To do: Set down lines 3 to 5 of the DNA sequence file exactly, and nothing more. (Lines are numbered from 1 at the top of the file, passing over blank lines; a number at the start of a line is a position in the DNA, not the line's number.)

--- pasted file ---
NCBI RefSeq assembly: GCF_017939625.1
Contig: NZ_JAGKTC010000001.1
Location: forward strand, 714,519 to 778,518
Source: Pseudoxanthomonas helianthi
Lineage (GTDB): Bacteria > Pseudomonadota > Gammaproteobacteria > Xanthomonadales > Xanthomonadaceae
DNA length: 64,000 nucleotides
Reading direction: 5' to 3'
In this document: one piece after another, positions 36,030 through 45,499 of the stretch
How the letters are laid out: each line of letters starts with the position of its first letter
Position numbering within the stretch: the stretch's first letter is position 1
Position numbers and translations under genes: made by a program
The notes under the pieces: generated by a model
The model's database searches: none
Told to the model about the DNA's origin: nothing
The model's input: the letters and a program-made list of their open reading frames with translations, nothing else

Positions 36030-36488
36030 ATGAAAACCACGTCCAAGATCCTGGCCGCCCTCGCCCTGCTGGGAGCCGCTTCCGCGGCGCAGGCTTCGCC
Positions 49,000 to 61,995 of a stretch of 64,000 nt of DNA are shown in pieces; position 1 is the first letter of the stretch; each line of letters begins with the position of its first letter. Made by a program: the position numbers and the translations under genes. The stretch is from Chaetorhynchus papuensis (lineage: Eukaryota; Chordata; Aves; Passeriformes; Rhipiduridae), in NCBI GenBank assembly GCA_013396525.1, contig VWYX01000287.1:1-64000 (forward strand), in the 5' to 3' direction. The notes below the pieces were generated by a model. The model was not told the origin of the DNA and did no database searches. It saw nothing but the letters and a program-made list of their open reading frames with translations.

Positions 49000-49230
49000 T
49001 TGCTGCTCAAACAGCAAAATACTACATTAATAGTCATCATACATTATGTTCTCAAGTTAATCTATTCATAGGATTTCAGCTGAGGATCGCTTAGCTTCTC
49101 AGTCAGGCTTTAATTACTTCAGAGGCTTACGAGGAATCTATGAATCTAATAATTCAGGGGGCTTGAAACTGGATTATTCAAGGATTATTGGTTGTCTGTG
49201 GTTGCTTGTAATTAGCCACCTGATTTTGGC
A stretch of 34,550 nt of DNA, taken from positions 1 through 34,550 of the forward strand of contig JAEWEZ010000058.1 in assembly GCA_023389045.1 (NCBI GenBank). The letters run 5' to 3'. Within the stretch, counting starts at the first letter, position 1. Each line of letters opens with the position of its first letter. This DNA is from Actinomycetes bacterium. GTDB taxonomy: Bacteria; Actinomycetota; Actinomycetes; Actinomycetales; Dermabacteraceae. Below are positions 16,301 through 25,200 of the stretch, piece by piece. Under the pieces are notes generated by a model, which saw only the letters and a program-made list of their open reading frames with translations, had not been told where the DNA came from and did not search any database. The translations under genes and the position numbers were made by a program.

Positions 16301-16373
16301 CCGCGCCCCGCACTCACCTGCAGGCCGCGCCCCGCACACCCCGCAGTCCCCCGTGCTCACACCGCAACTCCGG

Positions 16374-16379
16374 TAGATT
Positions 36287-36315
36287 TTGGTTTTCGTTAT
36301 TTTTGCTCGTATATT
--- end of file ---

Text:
Location: forward strand, 714,519 to 778,518
Source: Pseudoxanthomonas helianthi
Lineage (GTDB): Bacteria > Pseudomonadota > Gammaproteobacteria > Xanthomonadales > Xanthomonadaceae